The Solicitors Regulation Authority (SRA) has been sanctioned in costs after prematurely stating on its website that it had banned a former trainee solicitor from working for law firms.
The Solicitors Disciplinary Tribunal (SDT) said the error had a “punitive effect” on Babar Khan’s ability to find work and caused him an “injustice”.
Mr Khan was convicted while a trainee solicitor in August 2017 of offering to provide immigration advice and services while unqualified, for which he received an 18-month suspended sentence.
In May 2018, he nonetheless applied to the SRA for admission as a solicitor, disclosing the conviction, but was refused.
The SRA did not launch an investigation into the conviction until November 2020 and in August 2021 issued an order under section 43 of the Solicitors Act 1974, banning him from working for solicitors’ firms without the regulator’s permission.
Mr Khan applied to the SDT for a review of the order on the ground that “the basis for its imposition was flawed”.
Though the application meant the order would not be effective until the end of the SDT process, the SRA still published it online in September 2021.
The SDT hearing, initially listed for January 2022, was postponed first due to Mr Khan’s ill health and then because he intended to appeal against his criminal conviction.
However, in November 2022, he sought to withdraw the application because he had still not submitted the appeal.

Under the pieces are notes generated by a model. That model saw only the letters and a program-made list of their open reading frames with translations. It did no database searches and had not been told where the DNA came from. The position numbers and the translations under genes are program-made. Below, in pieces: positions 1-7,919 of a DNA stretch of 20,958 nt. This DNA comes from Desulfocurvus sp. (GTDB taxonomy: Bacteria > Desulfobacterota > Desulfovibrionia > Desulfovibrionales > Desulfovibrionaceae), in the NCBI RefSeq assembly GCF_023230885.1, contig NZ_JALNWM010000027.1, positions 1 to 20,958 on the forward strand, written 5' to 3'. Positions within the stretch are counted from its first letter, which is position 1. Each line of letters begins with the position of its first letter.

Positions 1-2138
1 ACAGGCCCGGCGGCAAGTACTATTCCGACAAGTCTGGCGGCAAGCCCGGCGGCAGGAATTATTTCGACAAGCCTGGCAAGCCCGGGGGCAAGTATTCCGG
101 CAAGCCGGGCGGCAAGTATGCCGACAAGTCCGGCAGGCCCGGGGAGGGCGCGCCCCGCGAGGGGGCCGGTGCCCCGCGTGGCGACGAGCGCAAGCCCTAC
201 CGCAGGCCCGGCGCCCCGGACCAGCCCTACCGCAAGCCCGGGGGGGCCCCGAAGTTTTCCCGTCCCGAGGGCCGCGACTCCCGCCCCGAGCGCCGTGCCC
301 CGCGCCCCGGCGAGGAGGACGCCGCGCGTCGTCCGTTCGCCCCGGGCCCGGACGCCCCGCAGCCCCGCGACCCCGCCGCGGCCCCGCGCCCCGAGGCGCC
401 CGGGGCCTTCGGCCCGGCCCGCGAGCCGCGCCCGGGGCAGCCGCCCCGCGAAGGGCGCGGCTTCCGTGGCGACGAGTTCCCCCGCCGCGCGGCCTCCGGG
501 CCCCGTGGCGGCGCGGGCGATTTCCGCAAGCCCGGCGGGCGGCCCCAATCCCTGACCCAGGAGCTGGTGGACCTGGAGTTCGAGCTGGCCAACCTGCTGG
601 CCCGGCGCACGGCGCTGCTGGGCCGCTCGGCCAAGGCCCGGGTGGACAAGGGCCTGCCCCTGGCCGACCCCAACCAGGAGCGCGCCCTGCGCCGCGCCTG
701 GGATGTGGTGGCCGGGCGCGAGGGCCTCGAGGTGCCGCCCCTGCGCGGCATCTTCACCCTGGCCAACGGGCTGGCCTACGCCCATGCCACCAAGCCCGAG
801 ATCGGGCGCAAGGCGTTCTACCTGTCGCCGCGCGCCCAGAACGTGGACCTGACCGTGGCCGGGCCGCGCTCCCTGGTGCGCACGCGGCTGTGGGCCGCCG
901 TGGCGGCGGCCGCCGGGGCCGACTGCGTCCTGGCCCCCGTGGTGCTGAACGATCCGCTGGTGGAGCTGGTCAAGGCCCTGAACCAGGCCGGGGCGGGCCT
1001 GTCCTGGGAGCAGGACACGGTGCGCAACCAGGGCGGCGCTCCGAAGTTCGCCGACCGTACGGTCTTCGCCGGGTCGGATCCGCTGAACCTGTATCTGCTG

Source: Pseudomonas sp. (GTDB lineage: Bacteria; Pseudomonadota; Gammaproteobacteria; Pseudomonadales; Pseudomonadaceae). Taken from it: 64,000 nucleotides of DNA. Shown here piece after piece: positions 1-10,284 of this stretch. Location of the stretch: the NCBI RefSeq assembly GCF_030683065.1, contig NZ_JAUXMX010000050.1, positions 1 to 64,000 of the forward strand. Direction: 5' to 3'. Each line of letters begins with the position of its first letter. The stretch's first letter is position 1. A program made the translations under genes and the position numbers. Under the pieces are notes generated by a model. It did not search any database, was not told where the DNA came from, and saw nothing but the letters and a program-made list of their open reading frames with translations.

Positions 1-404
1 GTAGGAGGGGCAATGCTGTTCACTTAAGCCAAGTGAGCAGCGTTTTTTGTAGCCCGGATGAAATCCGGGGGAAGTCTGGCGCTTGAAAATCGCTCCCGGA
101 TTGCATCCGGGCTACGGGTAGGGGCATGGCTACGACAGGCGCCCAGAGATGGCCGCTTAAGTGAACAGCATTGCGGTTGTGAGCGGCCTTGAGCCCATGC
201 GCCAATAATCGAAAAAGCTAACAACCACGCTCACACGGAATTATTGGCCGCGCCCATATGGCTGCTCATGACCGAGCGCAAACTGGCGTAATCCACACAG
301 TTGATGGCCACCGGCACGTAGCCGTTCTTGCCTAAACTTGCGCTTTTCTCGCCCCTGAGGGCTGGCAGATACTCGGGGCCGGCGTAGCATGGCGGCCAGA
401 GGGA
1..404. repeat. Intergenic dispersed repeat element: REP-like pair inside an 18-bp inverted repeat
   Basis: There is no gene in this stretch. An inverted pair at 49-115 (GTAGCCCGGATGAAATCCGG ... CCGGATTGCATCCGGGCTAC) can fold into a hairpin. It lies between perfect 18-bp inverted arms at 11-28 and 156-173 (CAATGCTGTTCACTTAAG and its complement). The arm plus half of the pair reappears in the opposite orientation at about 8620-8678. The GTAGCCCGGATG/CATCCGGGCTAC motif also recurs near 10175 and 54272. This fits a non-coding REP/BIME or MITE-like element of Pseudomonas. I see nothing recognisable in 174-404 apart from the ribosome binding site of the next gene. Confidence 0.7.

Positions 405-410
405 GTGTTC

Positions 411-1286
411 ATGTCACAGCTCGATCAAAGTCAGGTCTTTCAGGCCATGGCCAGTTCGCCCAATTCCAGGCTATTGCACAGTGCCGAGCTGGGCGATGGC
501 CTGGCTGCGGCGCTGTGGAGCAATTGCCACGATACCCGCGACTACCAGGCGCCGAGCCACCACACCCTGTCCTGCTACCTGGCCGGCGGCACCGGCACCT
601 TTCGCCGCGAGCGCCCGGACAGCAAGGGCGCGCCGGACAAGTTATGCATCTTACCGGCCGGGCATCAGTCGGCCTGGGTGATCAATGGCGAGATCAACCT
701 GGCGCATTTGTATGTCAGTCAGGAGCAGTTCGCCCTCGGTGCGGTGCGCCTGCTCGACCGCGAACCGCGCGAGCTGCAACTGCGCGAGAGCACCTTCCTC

The SDT agreed to this and imposed the section 43 order. The SRA sought costs of £2,249, which Mr Khan contested.
The tribunal said: “Mr Khan submitted that error resulted in him not being able to gain employment. He informed the tribunal that he was now self-employed, as at the time of the hearing, buying and selling goods via Amazon.
“Mr Khan was also in receipt of universal credit and supported his family and four children. Otherwise he had no other sources of income and was living in rented property.”
The SDT said the application had been “hopeless” given no appeal had even been lodged and that, in such cases, the applicant would usually be liable for costs.
However, here the SRA’s “publishing error” had “plainly misrepresented to the public and the profession” the remit of the order, and the tribunal acknowledged its “punitive effect”.
Mr Khan’s “ability to secure employment had been adversely affected” by the SRA’s misrepresentation of his practising status, leaving him “in what appeared to be an impecunious position with a family to provide for”.
Given the “injustice caused to Mr Khan”, the SRA’s application for costs was refused.